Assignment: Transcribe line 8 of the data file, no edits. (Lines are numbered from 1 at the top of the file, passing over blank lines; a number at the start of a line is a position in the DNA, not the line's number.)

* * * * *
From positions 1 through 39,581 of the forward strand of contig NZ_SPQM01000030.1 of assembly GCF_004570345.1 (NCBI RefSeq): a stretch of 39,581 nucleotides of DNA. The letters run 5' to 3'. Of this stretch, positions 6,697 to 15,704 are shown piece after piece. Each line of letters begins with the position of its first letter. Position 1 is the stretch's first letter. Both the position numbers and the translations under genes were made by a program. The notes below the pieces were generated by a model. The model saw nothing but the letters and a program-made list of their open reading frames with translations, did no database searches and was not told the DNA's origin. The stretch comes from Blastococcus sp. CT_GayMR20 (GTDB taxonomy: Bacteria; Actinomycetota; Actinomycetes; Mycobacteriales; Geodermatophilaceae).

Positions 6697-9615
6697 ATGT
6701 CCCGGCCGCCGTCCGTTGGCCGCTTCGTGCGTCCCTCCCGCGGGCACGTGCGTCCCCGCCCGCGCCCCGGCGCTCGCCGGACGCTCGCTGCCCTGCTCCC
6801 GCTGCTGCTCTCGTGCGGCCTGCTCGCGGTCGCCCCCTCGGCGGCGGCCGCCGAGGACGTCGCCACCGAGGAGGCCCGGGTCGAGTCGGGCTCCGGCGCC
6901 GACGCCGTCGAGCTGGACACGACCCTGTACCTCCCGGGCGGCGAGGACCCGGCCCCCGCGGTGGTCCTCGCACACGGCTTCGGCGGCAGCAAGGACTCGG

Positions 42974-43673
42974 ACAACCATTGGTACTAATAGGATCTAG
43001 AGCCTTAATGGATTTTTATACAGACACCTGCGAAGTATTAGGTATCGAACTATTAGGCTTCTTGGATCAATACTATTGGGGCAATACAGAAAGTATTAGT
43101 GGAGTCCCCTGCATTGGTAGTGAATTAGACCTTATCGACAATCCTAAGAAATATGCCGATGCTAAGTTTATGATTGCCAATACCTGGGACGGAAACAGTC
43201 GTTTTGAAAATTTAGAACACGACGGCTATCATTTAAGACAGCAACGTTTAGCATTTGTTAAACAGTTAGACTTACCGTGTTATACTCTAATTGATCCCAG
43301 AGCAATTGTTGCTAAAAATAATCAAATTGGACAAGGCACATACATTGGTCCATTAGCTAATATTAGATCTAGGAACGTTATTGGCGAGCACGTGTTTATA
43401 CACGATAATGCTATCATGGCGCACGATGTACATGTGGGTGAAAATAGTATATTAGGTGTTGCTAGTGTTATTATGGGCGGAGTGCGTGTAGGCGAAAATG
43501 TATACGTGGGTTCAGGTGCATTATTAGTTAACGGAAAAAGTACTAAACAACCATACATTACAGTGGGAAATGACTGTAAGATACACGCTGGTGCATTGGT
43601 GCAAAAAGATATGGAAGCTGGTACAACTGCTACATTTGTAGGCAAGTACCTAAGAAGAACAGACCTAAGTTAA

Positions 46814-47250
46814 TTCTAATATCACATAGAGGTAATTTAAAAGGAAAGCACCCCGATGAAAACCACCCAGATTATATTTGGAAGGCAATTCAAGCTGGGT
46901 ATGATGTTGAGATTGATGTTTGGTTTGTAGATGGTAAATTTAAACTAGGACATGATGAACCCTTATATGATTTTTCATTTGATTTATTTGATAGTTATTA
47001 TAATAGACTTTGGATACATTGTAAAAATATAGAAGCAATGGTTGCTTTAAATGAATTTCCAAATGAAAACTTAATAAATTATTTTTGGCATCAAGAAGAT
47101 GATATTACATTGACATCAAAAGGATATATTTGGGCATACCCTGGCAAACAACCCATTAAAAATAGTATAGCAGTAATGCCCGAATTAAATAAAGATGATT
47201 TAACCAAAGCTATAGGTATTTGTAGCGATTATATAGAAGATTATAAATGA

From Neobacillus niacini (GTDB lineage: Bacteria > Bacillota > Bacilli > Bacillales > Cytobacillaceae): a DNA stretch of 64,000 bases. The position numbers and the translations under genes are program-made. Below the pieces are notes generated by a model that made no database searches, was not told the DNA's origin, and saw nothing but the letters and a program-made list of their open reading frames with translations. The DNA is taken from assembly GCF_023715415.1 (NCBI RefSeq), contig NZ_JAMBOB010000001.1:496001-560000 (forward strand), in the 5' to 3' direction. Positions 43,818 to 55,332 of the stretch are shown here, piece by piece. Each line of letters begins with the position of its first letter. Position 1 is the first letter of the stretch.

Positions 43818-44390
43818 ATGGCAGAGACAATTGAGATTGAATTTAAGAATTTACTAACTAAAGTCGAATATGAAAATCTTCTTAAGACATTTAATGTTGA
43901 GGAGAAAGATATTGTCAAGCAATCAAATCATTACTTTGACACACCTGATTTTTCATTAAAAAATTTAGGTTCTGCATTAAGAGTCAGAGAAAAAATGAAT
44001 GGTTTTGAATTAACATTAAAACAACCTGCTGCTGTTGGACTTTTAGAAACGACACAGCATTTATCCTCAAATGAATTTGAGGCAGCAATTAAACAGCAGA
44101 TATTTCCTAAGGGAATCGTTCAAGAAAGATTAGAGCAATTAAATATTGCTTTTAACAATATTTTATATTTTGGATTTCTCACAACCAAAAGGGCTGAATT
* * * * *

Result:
42974 ACAACCATTGGTACTAATAGGATCTAG